Hellebores Frostkiss Anna at Rockbarton

Heavenly Helleborus

Heavenly Helleborus

February is here and I hear a sigh from the Nation to say thankfully January is over.  I have to admit, I like the slow pace of January, there’s lots of warm soups and cosy fires and nights in watching movies.  The garden during January is slowly awakening from its slumber and we start to see the Snowdrops peeping up through the soil with Crocus bulbs not far behind.  February to some is the start of Spring, that’s how I was taught in our school calendar. I’m not sure Mother Nature would agree, she likes to beat her own drum! We are lucky that we will have so much to look forward to and welcome this month, with St. Brigids day giving us a new Bank Holiday and Valentine’s day just around the corner! (I’ll have lots of gift ideas for Valentine’s day this month!)

Heavenly Helleborus

Hell what now.. Helleborus, never heard of them, I hear you say! Sometimes they are called a Christmas Rose, Easter Rose, Lenten Rose.  There are lots of different names for the Helleborus.  There are so many different varieties of Helleborus available.  Helleborus flowers grow in different shades of pinks, purples, whites and creams.  They are related to the buttercup family, you know the flowers that you used to check and see if your friends liked butter when you were kids – they are all in what’s called the Ranuculus family.

Helleborus can flower from November time right through until May.  They are one of the longest flowering perennials at this time of year.  I would recommend planting your Helleborus close to where you will see it during the winter months.  Plant them somewhere close to the house/path you travel on quite a bit, when you’re going to the car etc. They can be planted in flower beds and borders or even into pots.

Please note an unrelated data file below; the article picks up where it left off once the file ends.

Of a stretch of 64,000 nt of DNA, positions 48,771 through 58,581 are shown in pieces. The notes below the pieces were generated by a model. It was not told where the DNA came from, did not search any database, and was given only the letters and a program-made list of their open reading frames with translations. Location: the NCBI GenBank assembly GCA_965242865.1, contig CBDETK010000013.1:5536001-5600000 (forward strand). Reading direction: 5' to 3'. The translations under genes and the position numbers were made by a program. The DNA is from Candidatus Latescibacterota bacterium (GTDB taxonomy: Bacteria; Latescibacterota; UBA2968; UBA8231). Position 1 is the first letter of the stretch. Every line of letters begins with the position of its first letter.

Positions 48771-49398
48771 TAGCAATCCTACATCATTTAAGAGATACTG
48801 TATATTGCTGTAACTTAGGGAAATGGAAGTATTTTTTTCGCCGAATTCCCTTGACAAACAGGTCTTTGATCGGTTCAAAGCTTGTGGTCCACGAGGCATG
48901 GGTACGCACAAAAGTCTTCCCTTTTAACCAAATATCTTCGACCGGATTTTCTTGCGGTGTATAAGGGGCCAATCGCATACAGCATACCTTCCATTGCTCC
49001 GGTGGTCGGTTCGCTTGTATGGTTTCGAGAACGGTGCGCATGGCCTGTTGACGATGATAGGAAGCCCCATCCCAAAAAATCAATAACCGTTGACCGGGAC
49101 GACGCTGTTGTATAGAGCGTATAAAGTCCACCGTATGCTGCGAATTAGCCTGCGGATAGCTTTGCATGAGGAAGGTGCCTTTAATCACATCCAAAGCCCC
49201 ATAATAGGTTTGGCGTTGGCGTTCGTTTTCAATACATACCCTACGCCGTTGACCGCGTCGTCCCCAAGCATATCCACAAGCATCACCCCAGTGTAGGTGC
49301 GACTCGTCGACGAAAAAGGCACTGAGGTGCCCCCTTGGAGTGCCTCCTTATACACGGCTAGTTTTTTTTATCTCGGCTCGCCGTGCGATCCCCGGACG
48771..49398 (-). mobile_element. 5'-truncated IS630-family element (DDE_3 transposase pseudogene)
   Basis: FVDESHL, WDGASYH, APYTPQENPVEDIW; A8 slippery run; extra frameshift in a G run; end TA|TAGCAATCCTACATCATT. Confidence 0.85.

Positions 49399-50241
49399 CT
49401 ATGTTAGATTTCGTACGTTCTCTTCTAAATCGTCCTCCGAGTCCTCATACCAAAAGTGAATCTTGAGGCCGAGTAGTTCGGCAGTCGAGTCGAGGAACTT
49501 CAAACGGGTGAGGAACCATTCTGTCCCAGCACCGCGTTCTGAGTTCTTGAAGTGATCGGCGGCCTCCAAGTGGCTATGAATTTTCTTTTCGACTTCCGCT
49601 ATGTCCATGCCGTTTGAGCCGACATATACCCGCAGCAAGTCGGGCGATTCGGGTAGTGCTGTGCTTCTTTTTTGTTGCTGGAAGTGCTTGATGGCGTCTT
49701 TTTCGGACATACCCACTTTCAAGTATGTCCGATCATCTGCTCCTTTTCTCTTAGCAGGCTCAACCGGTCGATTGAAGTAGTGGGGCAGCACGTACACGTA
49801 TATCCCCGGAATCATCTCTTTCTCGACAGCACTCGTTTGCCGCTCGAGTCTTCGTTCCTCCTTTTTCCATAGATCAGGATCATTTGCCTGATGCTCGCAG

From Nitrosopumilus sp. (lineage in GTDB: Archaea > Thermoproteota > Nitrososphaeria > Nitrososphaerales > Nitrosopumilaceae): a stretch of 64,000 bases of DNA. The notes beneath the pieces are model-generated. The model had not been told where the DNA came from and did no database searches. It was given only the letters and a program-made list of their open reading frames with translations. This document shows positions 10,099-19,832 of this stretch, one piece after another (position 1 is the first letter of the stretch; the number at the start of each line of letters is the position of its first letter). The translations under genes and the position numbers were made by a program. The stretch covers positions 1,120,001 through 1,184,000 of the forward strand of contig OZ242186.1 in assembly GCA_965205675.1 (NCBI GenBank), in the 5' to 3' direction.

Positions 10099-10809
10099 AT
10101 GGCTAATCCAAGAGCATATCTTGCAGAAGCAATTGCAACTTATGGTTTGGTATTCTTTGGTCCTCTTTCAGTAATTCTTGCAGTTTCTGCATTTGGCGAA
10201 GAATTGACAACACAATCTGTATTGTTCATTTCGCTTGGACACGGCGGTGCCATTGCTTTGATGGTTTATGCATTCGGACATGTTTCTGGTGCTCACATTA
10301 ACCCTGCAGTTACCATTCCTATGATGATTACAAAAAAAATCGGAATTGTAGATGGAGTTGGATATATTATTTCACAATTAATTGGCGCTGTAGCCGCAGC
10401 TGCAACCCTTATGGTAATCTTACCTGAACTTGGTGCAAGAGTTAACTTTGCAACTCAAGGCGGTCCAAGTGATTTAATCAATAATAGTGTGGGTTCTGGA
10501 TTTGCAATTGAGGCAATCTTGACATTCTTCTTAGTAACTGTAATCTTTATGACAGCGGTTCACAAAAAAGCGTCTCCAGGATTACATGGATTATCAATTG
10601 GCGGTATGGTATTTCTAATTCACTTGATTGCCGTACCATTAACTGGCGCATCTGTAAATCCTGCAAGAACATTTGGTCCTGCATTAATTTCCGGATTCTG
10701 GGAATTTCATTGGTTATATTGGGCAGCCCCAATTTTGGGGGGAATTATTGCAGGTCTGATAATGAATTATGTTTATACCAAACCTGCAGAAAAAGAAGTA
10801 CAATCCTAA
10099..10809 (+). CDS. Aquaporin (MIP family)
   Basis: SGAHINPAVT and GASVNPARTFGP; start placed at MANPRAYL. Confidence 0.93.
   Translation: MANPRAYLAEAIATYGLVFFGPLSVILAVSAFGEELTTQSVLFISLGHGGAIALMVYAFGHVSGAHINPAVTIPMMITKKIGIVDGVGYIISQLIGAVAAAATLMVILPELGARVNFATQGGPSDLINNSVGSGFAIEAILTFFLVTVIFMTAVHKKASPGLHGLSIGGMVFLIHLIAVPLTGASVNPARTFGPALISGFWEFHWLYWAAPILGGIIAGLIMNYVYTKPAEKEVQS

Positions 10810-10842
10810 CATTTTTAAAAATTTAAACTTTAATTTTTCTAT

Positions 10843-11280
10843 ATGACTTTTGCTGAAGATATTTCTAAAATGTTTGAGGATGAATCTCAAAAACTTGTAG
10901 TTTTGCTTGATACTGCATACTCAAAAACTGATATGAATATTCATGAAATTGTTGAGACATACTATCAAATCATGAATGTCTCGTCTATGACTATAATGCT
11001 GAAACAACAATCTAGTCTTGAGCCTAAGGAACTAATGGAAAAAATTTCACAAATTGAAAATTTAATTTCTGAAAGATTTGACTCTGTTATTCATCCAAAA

If you are lucky enough to already have Helleborus in your garden, prune back the old leaves now.  It will give you a better look at the new flowers and buds which are appearing on the plants.  Helleborus will retain their leaves throughout the year. They are really easy to grow and low maintenance providing us with lots of colour during the darkest months of the year.

Camellias & Roses

The Camellia is getting ready to flower now.  I have one planted in the garden and I must remember to move it.  They don’t like the morning sun, as the frost will damage the flower buds when the sun is burning off the frost from them,. These are evergreen shrubs, they like Ericaceous soil and feed.  I normally top mine up this time of year with both brown gold and feed to give an extra boost when flowering.

Speaking of Roses, this is a great time to prune your roses for the season head.  Roses love nothing more than been cut down to size! In giving them a good pruning and a feed then on a regular basis, you’ll have lots of flowers, I particularly like rose varieties that will flower throughout the summer months.

If you have any questions then don’t hesitate to call into Rockbarton Garden Centre, open Monday to Saturday from 10am to 5pm,

Thanks, Lynda

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